The COVID-19 pandemic has underscored both the importance and the difficulties of emergency medicine. With each new variant, emergency rooms became overwhelmed with patients seeking care, causing fatigue and stress for clinicians. But at the same time, other vulnerable populations avoided the department, including older adults, children, and those struggling with drug addiction.
“The last two and a half years have been quite challenging, as you can imagine,” says Jeremiah “Jay” Schuur, chair of the Department of Emergency Medicine at Brown and the Frances Weeden Gibson-Edward A. Iannuccilli, MD Professor of Emergency Medicine. “Philanthropy has played a critical role in making sure that we could continue to focus on research and education in addition to patient care at a time when the main source of our funding was uncertain.”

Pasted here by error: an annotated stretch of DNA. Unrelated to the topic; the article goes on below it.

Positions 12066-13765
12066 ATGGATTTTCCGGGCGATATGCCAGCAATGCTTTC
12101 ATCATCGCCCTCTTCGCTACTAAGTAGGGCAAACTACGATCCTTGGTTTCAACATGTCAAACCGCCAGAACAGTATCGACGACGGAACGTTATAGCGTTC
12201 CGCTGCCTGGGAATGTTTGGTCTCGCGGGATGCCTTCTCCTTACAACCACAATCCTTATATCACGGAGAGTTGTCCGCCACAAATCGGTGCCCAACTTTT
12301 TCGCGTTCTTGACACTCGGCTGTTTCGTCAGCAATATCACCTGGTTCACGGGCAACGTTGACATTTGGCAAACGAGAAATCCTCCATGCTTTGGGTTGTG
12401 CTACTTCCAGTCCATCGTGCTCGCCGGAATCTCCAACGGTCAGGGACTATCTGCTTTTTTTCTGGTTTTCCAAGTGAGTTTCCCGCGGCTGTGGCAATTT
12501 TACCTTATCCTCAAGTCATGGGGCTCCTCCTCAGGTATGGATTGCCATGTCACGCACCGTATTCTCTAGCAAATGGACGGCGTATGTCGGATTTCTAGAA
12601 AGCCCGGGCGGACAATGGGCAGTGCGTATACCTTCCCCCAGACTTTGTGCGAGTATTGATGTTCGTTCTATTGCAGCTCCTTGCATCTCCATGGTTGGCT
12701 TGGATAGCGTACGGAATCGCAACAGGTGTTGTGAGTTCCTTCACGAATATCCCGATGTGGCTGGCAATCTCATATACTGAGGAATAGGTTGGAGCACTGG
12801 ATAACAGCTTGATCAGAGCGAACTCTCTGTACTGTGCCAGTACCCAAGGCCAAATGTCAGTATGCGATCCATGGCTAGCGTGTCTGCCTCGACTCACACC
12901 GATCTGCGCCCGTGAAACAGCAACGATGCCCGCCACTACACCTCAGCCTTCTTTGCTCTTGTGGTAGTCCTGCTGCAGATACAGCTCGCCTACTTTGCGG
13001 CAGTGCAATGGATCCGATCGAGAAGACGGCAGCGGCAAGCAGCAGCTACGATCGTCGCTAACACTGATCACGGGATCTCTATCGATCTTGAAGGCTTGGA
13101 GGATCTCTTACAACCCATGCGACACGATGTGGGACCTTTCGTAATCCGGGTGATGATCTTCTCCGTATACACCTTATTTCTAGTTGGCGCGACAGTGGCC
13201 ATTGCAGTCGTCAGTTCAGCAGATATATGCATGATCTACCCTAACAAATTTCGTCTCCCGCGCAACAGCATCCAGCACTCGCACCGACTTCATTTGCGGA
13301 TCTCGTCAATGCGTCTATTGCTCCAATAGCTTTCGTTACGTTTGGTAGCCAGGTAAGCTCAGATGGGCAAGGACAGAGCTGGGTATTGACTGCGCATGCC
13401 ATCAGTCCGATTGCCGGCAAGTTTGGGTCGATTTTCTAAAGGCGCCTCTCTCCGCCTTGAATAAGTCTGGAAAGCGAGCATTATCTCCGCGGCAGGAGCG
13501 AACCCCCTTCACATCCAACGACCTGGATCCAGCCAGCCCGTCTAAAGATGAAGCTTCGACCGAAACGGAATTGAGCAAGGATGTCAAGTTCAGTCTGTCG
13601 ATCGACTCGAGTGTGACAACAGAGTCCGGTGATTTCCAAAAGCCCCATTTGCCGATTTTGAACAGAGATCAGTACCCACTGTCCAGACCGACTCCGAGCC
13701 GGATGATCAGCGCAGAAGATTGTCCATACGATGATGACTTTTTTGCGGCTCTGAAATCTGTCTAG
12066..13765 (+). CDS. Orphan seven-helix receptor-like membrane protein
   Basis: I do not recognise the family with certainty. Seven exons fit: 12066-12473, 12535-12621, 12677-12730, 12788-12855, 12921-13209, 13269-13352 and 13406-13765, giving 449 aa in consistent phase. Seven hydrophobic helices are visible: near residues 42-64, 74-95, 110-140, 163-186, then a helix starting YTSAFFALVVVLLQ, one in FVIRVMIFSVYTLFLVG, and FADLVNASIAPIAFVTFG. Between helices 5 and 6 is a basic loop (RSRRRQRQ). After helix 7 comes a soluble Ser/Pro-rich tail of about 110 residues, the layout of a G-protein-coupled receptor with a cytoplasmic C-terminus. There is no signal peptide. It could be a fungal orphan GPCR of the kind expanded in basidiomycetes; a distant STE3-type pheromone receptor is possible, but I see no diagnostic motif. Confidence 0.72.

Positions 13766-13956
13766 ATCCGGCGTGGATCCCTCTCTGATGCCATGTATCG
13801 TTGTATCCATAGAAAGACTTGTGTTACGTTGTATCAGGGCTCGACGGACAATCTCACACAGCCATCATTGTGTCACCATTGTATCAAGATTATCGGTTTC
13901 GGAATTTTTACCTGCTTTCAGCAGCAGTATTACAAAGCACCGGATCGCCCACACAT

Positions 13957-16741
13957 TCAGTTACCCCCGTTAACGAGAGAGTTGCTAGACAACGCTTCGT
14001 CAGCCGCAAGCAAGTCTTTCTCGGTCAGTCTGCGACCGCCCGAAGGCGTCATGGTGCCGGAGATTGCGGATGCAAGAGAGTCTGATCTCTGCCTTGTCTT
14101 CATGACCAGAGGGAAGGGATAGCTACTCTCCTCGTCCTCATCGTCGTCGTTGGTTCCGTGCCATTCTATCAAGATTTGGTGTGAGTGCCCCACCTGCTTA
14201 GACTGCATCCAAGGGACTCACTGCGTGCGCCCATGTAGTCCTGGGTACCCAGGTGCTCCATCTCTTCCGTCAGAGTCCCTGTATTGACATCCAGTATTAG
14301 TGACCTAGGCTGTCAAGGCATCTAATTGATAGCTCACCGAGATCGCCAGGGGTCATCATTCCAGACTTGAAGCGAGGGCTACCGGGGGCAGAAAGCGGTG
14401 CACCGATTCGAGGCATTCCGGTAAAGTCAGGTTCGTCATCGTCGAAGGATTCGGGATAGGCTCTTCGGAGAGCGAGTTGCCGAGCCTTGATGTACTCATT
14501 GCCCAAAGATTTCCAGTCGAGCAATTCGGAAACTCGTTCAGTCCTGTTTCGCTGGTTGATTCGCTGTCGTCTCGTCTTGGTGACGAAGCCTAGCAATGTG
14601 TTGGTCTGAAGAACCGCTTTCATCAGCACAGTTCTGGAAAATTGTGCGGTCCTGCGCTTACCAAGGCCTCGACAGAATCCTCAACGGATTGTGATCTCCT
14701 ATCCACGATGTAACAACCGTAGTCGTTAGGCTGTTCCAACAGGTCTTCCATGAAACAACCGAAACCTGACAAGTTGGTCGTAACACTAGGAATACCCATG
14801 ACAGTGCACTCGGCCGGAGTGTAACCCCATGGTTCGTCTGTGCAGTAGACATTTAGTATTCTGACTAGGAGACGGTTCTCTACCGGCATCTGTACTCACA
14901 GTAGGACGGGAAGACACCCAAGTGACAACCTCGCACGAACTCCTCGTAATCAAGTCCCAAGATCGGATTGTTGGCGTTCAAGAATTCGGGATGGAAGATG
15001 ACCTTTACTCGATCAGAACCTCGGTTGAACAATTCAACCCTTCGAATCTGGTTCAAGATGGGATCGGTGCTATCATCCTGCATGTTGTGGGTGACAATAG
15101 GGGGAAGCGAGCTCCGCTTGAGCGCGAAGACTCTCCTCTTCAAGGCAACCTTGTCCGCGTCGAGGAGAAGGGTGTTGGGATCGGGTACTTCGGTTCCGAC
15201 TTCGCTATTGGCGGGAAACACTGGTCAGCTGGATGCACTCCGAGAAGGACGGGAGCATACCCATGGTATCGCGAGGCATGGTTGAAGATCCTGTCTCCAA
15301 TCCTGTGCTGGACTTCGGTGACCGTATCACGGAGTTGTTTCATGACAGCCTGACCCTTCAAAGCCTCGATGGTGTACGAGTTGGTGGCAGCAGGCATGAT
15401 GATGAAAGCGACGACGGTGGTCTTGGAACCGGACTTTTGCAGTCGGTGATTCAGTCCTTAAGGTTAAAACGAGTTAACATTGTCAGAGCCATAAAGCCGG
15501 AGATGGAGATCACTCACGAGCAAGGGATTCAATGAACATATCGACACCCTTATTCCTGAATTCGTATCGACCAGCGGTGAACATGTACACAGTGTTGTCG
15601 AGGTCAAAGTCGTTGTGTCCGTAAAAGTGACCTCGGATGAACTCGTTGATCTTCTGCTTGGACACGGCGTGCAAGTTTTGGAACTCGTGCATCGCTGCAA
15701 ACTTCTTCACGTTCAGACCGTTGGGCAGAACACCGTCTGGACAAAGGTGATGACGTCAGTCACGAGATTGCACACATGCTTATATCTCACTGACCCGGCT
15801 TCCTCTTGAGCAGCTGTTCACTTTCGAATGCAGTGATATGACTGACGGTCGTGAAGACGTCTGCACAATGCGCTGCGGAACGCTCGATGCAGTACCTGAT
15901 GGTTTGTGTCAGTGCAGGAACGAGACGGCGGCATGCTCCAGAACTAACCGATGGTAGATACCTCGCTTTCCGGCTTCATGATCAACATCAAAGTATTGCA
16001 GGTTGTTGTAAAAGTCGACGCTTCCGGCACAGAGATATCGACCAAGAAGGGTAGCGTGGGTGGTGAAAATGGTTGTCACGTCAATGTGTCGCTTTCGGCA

The department’s physicians care for more than 250,000 patients annually at Rhode Island Hospital Anderson Emergency Center, Hasbro Children's Hospital Emergency Department, The Miriam Hospital Emergency Department, and the Newport Hospital Emergency Department. Often, these visits provide a window into what is happening with at-risk groups throughout Rhode Island.
Academic emergency physicians must balance clinical demands with training the next generation of emergency doctors and conducting research that will shape more efficient and effective emergency care.
“For practicing physicians to become successful, they need to do a significant amount of training, research, and grant writing,” says Schuur. “They need time to do that, and that time requires resources.”